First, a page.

Lakshmi K. Moorthy, 87, matriarch who was treasured for her mothering instinct

Lakshmi K. Moorthy

WILMINGTON — It is with a very heavy heart that I inform you of the passing of our mother/mother-in-law, Lakshmi K. Moorthy, 87, affectionately known as “Lakshmi Manni” to most people, born May 7, 1933, in Mumbai (Bombay), India. She passed away peacefully Friday, April 23, 2021, at approximately 5:25 p.m. after brief, but heroic, battle with lymphoma.

She epitomized the meaning of the words wife, mother, mother-in-law, grandmother, sister and aunt; her caretaking and mothering instinct allowed her to be an adoptive “mom” to many people in her life. Her passion was reading, yoga, naturopathic remedies, being knowledgeable on many topics and sharing her advice/words of wisdom. She was always an animal lover and had a deep fondness for their family dog, Frido, and her granddog, Chutney. She was truly a formidable woman who accomplished many things in her life, but to her, family always came first!

She was the daughter of Kuppaswamy and Parvathi Iyer, and grew up in Mumbai (Bombay) with her two younger brothers, Ambi and Krishna (Kitcha) Iyer, and she was the older and wiser sister throughout their lives. She attended college and graduate school at Bombay University. For her generation, she was a trendsetter, and achieved her Master of Arts in Economics and worked as an income tax officer in Mumbai (Bombay) for several years until her marriage. Soon after meeting our father/father-in-law, Venketraman (V.K.) Moorthy, clandestinely and dating on the local train, they decided to marry on July 3, 1959, at which time, our mother/mother-in-law gave up her career to dedicate her life to their family. With the promise of a good life, and financial security, they moved to a cozy home in Kalina, a suburb of Bombay.

Within the first year of their marriage, in May 1960, they welcomed their precious daughter, and apple of their eye, Janaki (Jana). After living in Kalina for a few years, they moved to Chembur, and lived in a ground floor duplex, and the building was named Jai. Once they welcomed their cherub of a son in November 1962, they struggled to find a name and conveniently named him Jai after that building. Our mother/mother-in-law was family-oriented first and foremost, and took care of her younger brother-in-law, Viswesh, and brother, Krishna, who both lived with them for many years, and her younger sisters-in-law, Vallibai and Kalyani, when they came home for their deliveries.

Following many joyous years raising their children, Jana and Jai, in their Chembur home filled with siblings, cousins and extended family, they briefly moved to Calcutta before returning to South Bombay in 1976. After Jai and Jana completed college, they moved to her husband’s first overseas posting in Hong Kong. They lived in Hong Kong and Singapore through the 1990s, and eventually emigrated to the United States in 1998 with the sole purpose of being close to their children and grandchildren. They lived in Massachusetts with Jana and her husband, Dilip, but eventually moved to New Jersey and settled in next door to their son and daughter-in-law, Jai and Prema, in the sleepy town of Mahwah, for approximately 17 years. At the end of 2020, she moved to Wilmington to live with Jana and Dilip in their new retirement home. She was married to her husband for 59 years, and she remained his diligent caretaker for the last few years prior to his death in October 2018.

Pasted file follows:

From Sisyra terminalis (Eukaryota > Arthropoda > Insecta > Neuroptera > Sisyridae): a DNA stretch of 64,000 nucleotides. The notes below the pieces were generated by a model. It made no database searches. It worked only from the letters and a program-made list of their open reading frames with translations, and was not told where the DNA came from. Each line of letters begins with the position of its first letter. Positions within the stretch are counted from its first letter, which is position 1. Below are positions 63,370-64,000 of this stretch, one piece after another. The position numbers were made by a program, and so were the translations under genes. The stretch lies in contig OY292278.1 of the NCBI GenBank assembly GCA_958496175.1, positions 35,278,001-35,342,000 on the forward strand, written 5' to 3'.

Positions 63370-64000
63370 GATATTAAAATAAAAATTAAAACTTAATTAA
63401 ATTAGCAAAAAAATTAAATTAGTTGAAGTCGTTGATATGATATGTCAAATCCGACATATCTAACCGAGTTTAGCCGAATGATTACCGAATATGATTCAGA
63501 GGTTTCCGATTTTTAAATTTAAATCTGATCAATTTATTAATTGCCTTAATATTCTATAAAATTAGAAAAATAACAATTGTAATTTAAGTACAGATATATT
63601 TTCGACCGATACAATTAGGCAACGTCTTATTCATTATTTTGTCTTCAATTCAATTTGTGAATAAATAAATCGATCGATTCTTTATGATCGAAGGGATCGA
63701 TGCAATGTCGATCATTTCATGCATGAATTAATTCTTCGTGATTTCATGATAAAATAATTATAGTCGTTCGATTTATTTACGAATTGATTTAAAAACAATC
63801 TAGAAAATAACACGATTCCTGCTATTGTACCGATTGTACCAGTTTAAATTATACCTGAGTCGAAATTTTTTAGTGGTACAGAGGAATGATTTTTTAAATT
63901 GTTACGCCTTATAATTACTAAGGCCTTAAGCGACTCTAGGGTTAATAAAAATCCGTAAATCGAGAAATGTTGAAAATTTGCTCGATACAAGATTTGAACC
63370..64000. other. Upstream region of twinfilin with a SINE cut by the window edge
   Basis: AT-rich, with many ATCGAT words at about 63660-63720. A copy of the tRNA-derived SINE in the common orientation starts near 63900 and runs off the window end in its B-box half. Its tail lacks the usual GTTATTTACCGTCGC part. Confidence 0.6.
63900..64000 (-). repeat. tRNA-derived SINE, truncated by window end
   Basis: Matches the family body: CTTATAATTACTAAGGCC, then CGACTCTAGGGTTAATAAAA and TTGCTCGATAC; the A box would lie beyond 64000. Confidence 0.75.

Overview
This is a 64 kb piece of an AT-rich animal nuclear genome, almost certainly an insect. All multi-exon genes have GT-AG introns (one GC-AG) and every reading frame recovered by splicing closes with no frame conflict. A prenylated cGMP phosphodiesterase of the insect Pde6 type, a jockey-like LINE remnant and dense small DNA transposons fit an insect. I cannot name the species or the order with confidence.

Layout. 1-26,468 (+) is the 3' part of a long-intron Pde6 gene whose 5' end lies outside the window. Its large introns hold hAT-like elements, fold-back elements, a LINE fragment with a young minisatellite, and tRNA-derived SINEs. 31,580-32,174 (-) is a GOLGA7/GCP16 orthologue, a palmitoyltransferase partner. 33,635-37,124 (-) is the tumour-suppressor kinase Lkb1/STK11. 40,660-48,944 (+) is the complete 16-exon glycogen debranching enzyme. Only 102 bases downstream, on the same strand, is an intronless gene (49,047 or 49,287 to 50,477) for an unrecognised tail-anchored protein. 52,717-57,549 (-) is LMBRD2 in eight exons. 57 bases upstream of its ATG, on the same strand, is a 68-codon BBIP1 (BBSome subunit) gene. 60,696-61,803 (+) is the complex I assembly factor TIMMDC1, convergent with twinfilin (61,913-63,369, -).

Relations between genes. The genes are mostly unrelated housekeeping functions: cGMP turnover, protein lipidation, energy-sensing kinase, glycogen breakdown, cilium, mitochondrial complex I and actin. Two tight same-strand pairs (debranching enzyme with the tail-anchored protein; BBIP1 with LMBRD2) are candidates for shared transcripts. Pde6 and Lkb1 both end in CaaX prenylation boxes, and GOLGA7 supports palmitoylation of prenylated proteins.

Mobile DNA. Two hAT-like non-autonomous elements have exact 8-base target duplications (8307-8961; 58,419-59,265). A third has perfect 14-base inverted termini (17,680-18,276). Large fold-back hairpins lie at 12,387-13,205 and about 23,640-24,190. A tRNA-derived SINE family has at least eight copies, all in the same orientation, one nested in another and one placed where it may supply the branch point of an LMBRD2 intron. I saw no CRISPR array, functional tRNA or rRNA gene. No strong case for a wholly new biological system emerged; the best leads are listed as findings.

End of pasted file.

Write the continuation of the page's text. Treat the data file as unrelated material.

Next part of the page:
She was a woman who could be described as the pinnacle of feminine power. She balanced both modern thinking with the best of our Hindu culture and traditions. She was highly educated, read voraciously and was knowledgeable on a variety of topics. She embodied the Hindu saying, Atithi Devo Bhava, a Sanskrit verse, which means, “The guest is equivalent to God.” Her hospitality and giving nature were her signature traits. She has hosted thousands of people at her home, had a knack for putting everyone she met at ease and people truly looked forward to spending time with her while she made her famous “cup of tea” for them.

She was a wonderful cook, and enjoyed making “dosas and poori/bhajis” for her four grandchildren and their friends. Her commitment to family was the over-arching theme of her life, beginning from taking care of her parents, her brothers and her husband’s siblings, to helping to care for her grandchildren, Vivek, Varun, Vinay and Riya. She always put her needs to the side for others, especially for her family. She provided childcare to all her grandchildren for the first two years of their lives, and maintained a close relationship to each of them as they grew into young adults. She was truly loved by all and will be dearly missed by all those who knew her. At the very end, she was surrounded by her immediate and close family.

She is survived by her two children, Jana and Jai; son-in-law, Dilip; her daughter in-law, Prema; grandchildren, Vivek, Varun, Vinay and Riya; and granddog, Chutney. She has one surviving sister-in-law, Kalyani, and her husband, N.S. Sharma; and brother-in-law, Viswesh, and his wife, Lalitha. She now joins her husband, V.K. Moorthy; parents, Kuppaswamy and Parvathi Iyer; brothers, Ambi and Krishna (Kitcha) Iyer; and sister-in-law and brother-in-law, Vallibai and V. Mahadevan.

May her loving soul rest in peace.

A funeral service will be held at 10 a.m., Tuesday, April 27, at the Wilmington Funeral Chapel.

Share online condolences with the family at Wilmington Funeral & Cremation.

Print Friendly, PDF & Email